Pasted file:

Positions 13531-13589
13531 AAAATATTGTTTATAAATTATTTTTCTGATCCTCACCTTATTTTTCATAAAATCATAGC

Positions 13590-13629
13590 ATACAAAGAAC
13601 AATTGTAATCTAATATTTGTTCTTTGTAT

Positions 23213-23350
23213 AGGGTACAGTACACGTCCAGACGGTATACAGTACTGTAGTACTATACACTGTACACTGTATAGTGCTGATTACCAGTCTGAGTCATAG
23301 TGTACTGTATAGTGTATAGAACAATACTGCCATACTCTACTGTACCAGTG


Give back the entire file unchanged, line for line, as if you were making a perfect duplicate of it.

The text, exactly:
Positions 13531-13589
13531 AAAATATTGTTTATAAATTATTTTTCTGATCCTCACCTTATTTTTCATAAAATCATAGC

Positions 13590-13629
13590 ATACAAAGAAC
13601 AATTGTAATCTAATATTTGTTCTTTGTAT

Positions 23213-23350
23213 AGGGTACAGTACACGTCCAGACGGTATACAGTACTGTAGTACTATACACTGTACACTGTATAGTGCTGATTACCAGTCTGAGTCATAG
23301 TGTACTGTATAGTGTATAGAACAATACTGCCATACTCTACTGTACCAGTG